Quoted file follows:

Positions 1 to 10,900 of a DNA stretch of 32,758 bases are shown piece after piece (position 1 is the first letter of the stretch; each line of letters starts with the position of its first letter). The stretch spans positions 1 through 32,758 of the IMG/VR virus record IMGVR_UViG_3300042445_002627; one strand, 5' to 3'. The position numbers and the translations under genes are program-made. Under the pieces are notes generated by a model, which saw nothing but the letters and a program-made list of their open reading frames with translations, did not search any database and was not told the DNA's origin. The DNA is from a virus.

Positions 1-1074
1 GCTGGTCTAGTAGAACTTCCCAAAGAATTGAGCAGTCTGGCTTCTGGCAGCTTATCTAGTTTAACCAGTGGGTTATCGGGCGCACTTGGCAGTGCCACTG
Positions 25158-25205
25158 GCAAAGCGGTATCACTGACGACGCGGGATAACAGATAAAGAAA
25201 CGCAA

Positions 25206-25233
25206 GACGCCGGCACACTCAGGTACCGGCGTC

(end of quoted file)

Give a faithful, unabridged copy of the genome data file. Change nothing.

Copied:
Positions 1 to 10,900 of a DNA stretch of 32,758 bases are shown piece after piece (position 1 is the first letter of the stretch; each line of letters starts with the position of its first letter). The stretch spans positions 1 through 32,758 of the IMG/VR virus record IMGVR_UViG_3300042445_002627; one strand, 5' to 3'. The position numbers and the translations under genes are program-made. Under the pieces are notes generated by a model, which saw nothing but the letters and a program-made list of their open reading frames with translations, did not search any database and was not told the DNA's origin. The DNA is from a virus.

Positions 1-1074
1 GCTGGTCTAGTAGAACTTCCCAAAGAATTGAGCAGTCTGGCTTCTGGCAGCTTATCTAGTTTAACCAGTGGGTTATCGGGCGCACTTGGCAGTGCCACTG
Positions 25158-25205
25158 GCAAAGCGGTATCACTGACGACGCGGGATAACAGATAAAGAAA
25201 CGCAA

Positions 25206-25233
25206 GACGCCGGCACACTCAGGTACCGGCGTC